Her work has appeared in Harpers, The Guardian, New York Times, Foreign Policy, Vice Magazine, Slate, South China Morning Post, The Atlantic, Roads & Kingdoms, and TIME, among other publications. Her writing has been translated to several languages.
In 2013, Kim reported from post-war Sri Lanka as a South Asian Journalist Association (SAJA) grantee, and she was a United Nations Foundation press fellow in 2014 and 2015. In 2015, she reported on the tourism industry in post-earthquake Haiti as a grantee with the European Journalist Centre's Innovation in Development initiative. In 2016, she researched Cuba's tech scene as a grantee with the Pulitzer Center on Crisis Reporting; and explored a Chinatown in Uganda as an African Great Lakes Reporting Fellow, supported by the International Women’s Media Foundation (IWMF). She was also named an inaugural fellow of the Reporting Grant for Women Stories, supported by the IWMF, to return to Sri Lanka and write about feminism in guerrilla warfare. In 2016, her reporting on climate change and nuclear testing in the Marshall Islands was awarded the Hanzel Mieth Prize for Best Digital Reportage.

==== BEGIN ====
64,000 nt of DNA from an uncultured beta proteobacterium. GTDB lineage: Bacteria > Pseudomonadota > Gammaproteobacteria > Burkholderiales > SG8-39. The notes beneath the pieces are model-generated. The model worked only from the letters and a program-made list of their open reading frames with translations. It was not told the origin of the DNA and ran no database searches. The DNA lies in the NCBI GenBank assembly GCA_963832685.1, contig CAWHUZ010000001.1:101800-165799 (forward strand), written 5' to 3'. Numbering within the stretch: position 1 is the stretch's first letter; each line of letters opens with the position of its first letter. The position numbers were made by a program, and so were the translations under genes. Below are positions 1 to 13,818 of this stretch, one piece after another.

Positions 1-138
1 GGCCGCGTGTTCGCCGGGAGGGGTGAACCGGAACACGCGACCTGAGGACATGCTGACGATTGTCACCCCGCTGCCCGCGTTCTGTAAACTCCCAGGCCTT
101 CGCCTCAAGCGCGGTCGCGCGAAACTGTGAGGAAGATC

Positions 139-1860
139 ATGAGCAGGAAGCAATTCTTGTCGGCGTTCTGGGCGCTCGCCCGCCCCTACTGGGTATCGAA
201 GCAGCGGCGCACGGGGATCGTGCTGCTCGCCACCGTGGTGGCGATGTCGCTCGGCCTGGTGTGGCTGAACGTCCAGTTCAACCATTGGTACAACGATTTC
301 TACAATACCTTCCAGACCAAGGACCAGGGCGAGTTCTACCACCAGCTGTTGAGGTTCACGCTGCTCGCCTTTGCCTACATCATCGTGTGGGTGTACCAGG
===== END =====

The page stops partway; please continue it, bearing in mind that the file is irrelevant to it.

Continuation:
Kim graduated with honors from Columbia University, where she studied masters degrees in Journalism & International Affairs. She holds a B.Sc in International Relations from London School of Economics & Political Science (LSE).
Kim was tragically killed in August 2017.
Five years after the earthquake, the Martelly-administration is set to make Haiti the Next Big Thing in Caribbean tourism. Can this be the path to sustainable development and finally ‘save’ Haiti?